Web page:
Submitted by Linda Breazeale, PIO for Winston EMA
Winston County officials are receiving reports of problems with the ongoing debris removal from property throughout the tornado damaged area.
Residents are being warned of issues connected to insurance claims and safety concerns related to debris piles.
Clarence Kelley, safety officer at the Winston County Emergency Operations Center, said volunteers and residents need to use caution when piling large amounts of debris near intersections.
“Debris needs to be within 10 feet of the road, but make sure there is plenty of visibility for vehicles entering the road or intersection,” he said. “We also need to be sure fire hydrants and other utility boxes are accessible and not covered.”
Kelley said “leaners and hangers” are additional concerns for workers.
“Be aware of what is overhead. Some debris is at risk of falling at any time and even moving ground debris could cause more to fall,” he said.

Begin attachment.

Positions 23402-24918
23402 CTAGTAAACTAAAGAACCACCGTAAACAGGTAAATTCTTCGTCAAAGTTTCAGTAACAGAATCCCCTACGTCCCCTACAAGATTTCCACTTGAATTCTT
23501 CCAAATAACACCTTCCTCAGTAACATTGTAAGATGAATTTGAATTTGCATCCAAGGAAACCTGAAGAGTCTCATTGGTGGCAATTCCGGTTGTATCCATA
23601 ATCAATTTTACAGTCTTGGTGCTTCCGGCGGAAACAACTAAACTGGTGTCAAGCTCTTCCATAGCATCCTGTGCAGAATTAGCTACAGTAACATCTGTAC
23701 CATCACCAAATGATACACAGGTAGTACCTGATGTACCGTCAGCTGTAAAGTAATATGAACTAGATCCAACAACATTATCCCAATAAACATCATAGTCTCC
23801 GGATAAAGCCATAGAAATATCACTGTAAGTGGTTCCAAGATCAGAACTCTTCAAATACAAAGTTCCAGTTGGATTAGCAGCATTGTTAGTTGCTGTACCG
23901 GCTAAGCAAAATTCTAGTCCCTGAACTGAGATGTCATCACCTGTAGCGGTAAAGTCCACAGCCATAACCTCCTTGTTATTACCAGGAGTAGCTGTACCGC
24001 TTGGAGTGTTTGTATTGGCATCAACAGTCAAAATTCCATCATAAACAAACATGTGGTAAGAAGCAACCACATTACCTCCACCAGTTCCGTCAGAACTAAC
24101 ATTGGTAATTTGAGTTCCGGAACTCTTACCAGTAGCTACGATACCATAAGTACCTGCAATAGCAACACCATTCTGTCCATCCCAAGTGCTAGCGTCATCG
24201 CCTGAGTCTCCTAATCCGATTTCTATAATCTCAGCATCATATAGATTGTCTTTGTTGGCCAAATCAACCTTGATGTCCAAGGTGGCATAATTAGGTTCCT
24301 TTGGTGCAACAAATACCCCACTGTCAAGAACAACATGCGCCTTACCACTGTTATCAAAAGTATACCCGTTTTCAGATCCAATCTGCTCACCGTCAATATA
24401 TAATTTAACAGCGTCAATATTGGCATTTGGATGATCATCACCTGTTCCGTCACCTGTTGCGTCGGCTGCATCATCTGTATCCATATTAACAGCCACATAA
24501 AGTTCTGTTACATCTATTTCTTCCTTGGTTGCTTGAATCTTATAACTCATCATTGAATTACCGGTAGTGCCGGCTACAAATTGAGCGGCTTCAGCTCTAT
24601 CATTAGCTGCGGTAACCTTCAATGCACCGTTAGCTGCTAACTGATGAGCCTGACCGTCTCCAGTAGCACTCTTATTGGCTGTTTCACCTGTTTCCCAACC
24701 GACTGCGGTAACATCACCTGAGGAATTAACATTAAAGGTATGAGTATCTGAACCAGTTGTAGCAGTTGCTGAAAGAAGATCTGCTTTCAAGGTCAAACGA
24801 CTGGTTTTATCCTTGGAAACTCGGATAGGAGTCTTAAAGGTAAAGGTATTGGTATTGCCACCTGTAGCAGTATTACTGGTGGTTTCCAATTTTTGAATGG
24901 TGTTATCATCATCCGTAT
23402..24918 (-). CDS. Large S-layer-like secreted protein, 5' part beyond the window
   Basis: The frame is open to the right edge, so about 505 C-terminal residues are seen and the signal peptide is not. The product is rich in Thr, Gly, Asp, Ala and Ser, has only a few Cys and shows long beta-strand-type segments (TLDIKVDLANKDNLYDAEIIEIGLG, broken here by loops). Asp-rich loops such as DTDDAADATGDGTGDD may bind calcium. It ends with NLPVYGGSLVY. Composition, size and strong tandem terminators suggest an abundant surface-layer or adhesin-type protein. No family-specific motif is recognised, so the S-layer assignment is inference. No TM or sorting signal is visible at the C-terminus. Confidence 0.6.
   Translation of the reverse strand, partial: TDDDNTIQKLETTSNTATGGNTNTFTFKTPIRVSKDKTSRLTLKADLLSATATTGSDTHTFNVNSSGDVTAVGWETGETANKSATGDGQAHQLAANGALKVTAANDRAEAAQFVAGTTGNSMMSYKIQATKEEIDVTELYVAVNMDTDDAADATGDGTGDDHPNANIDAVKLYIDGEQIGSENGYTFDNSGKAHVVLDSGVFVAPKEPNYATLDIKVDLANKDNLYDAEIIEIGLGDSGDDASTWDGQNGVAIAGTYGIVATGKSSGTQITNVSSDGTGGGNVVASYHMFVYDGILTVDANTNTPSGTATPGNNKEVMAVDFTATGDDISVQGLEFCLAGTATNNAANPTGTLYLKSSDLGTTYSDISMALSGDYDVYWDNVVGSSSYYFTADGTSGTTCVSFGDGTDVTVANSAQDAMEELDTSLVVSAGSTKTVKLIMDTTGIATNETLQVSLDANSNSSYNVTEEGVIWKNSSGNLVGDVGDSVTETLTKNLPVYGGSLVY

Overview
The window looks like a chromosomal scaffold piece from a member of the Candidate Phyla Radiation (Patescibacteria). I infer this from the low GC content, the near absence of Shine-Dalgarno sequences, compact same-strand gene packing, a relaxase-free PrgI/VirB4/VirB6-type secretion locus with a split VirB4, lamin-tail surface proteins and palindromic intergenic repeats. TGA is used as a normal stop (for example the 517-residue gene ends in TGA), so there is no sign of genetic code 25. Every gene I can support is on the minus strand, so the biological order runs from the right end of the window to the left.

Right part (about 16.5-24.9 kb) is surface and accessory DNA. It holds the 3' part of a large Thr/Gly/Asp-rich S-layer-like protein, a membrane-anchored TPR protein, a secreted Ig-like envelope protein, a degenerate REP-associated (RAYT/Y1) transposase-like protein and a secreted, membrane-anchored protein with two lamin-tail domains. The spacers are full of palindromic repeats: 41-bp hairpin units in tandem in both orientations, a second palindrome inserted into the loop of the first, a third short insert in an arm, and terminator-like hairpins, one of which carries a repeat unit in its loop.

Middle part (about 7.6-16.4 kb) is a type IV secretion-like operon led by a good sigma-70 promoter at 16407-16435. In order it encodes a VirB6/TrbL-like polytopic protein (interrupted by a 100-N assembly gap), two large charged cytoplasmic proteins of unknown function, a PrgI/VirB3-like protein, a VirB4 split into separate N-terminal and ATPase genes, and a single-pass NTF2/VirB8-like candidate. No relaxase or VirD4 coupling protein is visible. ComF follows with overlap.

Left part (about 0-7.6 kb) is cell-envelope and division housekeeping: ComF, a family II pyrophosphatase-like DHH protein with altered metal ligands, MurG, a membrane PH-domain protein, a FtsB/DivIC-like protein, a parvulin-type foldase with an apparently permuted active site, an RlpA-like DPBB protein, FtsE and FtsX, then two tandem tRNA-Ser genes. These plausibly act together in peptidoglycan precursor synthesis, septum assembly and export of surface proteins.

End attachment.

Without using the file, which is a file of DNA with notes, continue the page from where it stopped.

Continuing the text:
Insured homeowners need to understand their coverage. If policies will pay for debris removal, paying independent contractors could result in additional and uncovered expenses.
If a property owner hires someone to remove storm debris, the contractor needs to haul the debris to an appropriate disposal site and not just move it to the right of way. On the other hand, volunteers can move storm debris to curbside or the right of way to be picked up by the local government.
Officials are asking debris to be sorted at the curbside in six separate piles or categories. They are:
Vegetative debris including tree branches, leaves and logs;
Construction debris such as drywall, lumber, carpet, furniture and plumbing;
Household garbage such as food, paper, packaging and bagged garbage;
Large appliances including refrigerators, washers/dryers, air conditioners and stoves;
Electronics including televisions, computers, stereos, phones and DVD players; and
Hazardous wastes such as oil, batteries, pesticide, paint, cleaning supplies and compressed gas.